As regulatory requirements and the cost of compliance increase, finding ways to reduce costs through
regional collaboration, sharing of resources and economies of scale becomes vital. WVSA will relieve
municipalities of the time and expense relative to:
Pollution Reduction Planning
BMP implementation, operation & maintenance
Impervious area development
Pollution Control Measure requirements
Various Minimum Control Measures (refer to WVSA Stormwater Management Vision)
The use of WVSA as the regional stormwater authority allows the municipalities to garner
efficiencies in the use of a trained staff, equipment and knowledge of how to operate and
manage a regional authority. WVSA has a working relationship with the municipalities, DEP, state
legislators and have a proven track record for meeting permit limits and implementing large scale
capital improvements driven by regulatory requirements. WVSA may assume an expanded role in the
future which includes operation, maintenance and improvements to existing storm sewer systems, along
with meeting additional regulatory requirements anticipated in the future
6. How will costs be reduced by undertaking a regional approach to stormwater management?
DEP will streamline regulatory requirements for a regional approach, allowing WVSA to site BMPs over a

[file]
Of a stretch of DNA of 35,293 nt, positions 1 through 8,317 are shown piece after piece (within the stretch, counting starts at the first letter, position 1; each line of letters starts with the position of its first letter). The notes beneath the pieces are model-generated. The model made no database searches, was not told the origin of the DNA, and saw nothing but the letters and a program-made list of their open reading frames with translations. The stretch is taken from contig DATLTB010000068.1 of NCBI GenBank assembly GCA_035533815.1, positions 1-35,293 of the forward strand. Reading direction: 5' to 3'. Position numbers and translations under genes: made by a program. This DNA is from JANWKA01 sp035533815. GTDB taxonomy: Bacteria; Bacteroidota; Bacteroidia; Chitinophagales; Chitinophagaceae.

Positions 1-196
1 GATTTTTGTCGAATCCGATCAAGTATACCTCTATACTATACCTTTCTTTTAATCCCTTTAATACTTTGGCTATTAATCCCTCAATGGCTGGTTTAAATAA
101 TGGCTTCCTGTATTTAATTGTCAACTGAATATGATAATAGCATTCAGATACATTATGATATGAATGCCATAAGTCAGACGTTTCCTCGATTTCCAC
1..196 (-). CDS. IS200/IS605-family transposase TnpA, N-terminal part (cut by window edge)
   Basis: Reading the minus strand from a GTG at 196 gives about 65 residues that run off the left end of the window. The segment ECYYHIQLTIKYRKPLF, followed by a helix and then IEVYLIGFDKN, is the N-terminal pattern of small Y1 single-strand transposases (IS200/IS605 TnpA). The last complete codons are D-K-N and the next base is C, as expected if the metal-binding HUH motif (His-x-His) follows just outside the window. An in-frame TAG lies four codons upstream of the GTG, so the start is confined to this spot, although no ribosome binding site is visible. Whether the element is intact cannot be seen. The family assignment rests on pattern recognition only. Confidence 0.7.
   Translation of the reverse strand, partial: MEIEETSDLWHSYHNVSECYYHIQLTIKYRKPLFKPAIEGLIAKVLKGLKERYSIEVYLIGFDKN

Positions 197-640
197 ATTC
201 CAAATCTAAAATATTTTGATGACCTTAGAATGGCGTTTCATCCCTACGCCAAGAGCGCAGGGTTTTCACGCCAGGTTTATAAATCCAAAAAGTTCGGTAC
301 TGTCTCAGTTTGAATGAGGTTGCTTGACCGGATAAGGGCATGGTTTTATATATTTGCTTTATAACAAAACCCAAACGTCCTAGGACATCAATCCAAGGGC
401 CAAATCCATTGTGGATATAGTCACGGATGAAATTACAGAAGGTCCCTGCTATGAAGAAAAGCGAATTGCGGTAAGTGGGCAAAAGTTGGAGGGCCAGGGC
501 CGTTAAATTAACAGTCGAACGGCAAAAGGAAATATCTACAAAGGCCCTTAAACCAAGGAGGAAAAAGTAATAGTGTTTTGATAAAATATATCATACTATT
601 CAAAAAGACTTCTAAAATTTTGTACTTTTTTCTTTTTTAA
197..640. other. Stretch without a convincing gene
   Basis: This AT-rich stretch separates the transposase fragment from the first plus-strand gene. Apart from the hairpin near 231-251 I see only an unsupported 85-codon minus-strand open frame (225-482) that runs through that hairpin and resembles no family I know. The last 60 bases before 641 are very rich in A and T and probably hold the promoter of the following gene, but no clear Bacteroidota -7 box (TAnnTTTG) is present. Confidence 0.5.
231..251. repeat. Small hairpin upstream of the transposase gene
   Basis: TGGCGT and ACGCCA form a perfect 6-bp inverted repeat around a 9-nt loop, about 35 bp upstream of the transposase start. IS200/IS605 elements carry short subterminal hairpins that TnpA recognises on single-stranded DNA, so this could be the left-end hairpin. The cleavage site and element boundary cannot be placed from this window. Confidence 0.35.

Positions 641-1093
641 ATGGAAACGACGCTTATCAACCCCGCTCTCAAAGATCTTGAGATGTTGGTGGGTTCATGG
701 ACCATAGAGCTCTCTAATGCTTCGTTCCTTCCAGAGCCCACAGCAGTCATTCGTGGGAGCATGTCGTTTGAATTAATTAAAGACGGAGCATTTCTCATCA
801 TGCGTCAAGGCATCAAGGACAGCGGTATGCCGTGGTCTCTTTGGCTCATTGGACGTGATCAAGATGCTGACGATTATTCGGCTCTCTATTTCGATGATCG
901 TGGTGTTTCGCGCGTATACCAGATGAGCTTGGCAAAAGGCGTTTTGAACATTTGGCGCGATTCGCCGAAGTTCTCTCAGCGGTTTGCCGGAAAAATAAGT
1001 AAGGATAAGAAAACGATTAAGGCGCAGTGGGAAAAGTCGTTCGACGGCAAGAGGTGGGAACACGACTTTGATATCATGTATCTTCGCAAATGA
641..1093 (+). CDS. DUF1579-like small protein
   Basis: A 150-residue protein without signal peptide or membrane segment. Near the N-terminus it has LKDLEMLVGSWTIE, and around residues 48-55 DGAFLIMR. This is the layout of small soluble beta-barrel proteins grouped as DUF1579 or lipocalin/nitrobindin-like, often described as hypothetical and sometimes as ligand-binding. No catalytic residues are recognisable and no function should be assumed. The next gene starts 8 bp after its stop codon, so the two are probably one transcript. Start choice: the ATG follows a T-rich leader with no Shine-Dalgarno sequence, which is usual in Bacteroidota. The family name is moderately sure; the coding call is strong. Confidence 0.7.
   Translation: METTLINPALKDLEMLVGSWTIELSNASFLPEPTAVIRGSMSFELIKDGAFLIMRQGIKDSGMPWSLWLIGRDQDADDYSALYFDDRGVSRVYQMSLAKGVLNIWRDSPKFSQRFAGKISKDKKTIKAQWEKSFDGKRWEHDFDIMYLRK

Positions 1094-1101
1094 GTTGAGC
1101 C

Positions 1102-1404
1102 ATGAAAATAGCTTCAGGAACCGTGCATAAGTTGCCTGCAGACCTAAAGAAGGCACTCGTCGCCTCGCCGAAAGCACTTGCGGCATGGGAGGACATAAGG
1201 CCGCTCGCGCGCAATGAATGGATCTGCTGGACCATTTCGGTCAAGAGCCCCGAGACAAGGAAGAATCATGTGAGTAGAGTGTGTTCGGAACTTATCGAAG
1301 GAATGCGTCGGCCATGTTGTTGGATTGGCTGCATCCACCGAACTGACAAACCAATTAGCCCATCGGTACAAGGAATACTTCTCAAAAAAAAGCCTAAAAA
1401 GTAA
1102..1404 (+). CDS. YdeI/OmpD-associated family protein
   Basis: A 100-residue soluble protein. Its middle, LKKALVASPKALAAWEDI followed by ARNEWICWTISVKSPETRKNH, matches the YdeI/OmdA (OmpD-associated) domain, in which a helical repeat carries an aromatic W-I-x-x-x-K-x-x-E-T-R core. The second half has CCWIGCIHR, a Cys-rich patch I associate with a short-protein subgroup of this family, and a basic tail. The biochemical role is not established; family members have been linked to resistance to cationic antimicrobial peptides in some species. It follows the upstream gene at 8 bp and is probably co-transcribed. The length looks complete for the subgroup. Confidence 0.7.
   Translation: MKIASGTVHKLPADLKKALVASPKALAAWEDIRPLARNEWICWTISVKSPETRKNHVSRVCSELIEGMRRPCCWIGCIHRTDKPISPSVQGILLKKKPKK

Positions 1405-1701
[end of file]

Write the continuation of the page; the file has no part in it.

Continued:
larger geographical area than if a municipality were to tackle pollution reduction planning on their own.
Frequently Asked Questions
This will provide more flexibility for WVSA to site projects on publically available land, and chose BMP’s
which provide the greatest pollutant reduction for the lowest cost.
WVSA will also enable the region to benefit from economies of scale and strategic partnerships with
entities such as the Luzerne County Flood Protection Authority and the USACE, which will provide millions
of dollars worth of cost savings to the region over the 2018 permit cycle.
The initial cost for a municipality
in the Wyoming Valley Region to implement the proposed stormwater management program on their
own is double, and in some cases significantly more, than the cost of a regional approach.
As a municipal authority, WVSA has the opportunity to charge stormwater fees, which is a more equitable
way to allocate the growing costs of stormwater management throughout the community, based upon
7. What is all of this going to cost?
All stormwater revenue will be placed into a dedicated fund used only for the operation, maintenance,
and improvement of stormwater infrastructure. Over the first five years of the program, funds will cover
estimated costs associated with the following:
8. How will stormwater fees be set?